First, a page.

Holden Sportwagon Series II SV6 2012 Review

Holden Sportwagon Series II SV6 2012 Review

Holden does a good job of making a station wagon look mean. The flared arches flex above the 18-inch alloys. A front splitter with fog lights caps off the aggressive nose, and strong lines are arrow-straight down the flank to a smoothly contoured rear.

Being the SV6, the heart of this Holden is a 3-litre SIDI direct injection V6 (which will take E85 biofuel), though you can opt for a 3.6-litre vapour injection LPG V6. The transmission is a six-speed auto with Active Select which matches the revs on downshifts for a smoother braking experience. The gearbox is

responsive enough for a car that doesn’t have sporting pretensions, and it drives the rear wheels.

Recent Holden Commodore models feel like they are enveloping you when you drive them, and the Sportwagon is no exception. The high shoulder line, thick steering wheel and slightly bucketed seats give you sense of being in the right place in the car.

Clever tricks include a forward-hinged tailgate which means you can park closer to what’s behind you and still get the boot open. It also creates more headroom as you are leaning into the boot. The retractable boot blind can be slid to an angled position for easier access to the boot contents. The boot floor is flush with the opening to make it easy to get items in and out.

The rear seats split 60/40 and fold flush to create a flat cargo area of 2000 litres. With the seats up it’s 895 litres. There is also a smaller storage compartment in the boot, plus bag hooks.

The entertainment and navigation systems are controlled using a large colour touch screen and buttons on the steering wheel. Bluetooth connectivity is standard for your phone and other enabled devices, and the system will play audio from USB devices, Apple devices and other MP3 players. Phone calls can be answered using buttons on the steering wheel.

You can rip 15 CDs worth of music onto the Sportwagon’s Holden-iQ internal flash drive. Music quality was good, not stellar, but with plenty of options to adjust the EQ to your preferences (which, when I get any press car always seems to be bass and treble turned up to the max).

The screen displays the reversing camera and satellite navigation system. The graphics in the sat nav aren’t as nice as some third-party systems, but still perform well. It attempts to notify you of known camera points, but this resulted in a lot of notifications where there didn’t seem to be any camera points around (that I knew of).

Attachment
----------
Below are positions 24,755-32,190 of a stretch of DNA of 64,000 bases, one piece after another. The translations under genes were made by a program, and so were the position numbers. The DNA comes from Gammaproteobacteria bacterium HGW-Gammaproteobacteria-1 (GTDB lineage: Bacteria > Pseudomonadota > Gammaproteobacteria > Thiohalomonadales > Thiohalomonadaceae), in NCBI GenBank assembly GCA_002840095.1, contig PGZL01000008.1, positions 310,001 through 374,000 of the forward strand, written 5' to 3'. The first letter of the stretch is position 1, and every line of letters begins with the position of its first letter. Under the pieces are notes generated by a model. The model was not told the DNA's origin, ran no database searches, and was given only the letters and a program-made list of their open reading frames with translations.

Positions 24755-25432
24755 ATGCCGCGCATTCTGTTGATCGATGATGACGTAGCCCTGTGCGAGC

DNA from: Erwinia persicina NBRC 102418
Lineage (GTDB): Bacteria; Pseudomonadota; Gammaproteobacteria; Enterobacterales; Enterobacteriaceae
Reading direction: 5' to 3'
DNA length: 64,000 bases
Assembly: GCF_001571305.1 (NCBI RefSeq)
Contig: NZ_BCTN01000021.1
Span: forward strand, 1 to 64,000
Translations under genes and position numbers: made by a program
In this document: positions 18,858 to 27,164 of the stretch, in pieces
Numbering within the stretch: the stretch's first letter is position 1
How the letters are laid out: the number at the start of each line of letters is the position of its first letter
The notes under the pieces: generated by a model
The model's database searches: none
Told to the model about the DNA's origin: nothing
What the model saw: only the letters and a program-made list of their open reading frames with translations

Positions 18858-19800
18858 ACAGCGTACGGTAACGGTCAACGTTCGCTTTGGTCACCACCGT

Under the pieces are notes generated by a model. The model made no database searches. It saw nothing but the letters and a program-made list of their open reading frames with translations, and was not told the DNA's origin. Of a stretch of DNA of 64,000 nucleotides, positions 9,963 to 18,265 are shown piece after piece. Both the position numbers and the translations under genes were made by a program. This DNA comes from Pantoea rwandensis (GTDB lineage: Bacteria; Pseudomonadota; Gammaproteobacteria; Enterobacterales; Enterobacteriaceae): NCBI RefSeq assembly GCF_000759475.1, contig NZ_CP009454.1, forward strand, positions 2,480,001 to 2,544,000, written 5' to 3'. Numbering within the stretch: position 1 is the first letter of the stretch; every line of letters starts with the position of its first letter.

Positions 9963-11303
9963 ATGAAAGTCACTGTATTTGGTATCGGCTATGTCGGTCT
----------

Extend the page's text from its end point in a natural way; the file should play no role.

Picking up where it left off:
Between the rev counter and speedo there’s a small LCD that displays the trip computer and sat nav notifications (for example, local speed limits and whether you’re exceeding them or not, and turns coming up). This is a useful reminder if you are above the speed limit, especially in areas you’re unfamiliar with.

Safety features include 6 airbags, traction control, electronic stability control, ABS, and electronic brakeforce distribution.

The Sportwagon is only marred by two things. The brake pedal feel was very wooden – too much travel followed by the sensation of a block of balsa wood pushing against a granite bench. The braking system consists of discs on all four wheels so I expected a bit more of a progressive bite. The second is that the trick boot blind didn’t fully conceal the boot contents. They could be seen through the hand grip.

Holden has done some work on the fuel economy and engine performance using their SIDI (Spark Ignition Direct Injection) system. Despite producing a handy 210kW and 350Nm of torque it will return 9.8l/100km on the combined urban/extra-urban drive cycle.

The Sportwagon got put through its paces in the week I had it. The main trip was to Waipu Caves, Marsden Point and the surrounds where it performed well on gravel roads and highway driving. Fuel economy was good on the open road; slightly thirsty around town (to be expected). There were no complaints from my passenger about seat comfort. The driving position was excellent and the only thing I would change about it is the wooden brake pedal feel – perhaps some different pads might help. The large boot was convenient for our tramping gear, too.

Image-wise, the Sportwagon looks the part of a slightly pumped up station wagon and that is good in my opinion. It’s likely to find its main audience of guys very receptive to the styling, handling courtesy of the sports suspension, and the power and performance delivered.

Price: $52,360

Pros

  • Solid-feeling, practical station wagon
  • Reasonable performance

Cons

  • Brake pedal feel
  • Could do with more fuel saving tech, e.g. stop/start, to make it really appealing

Words: Darren Cottingham

Photos: Vanessa James and Darren Cottingham

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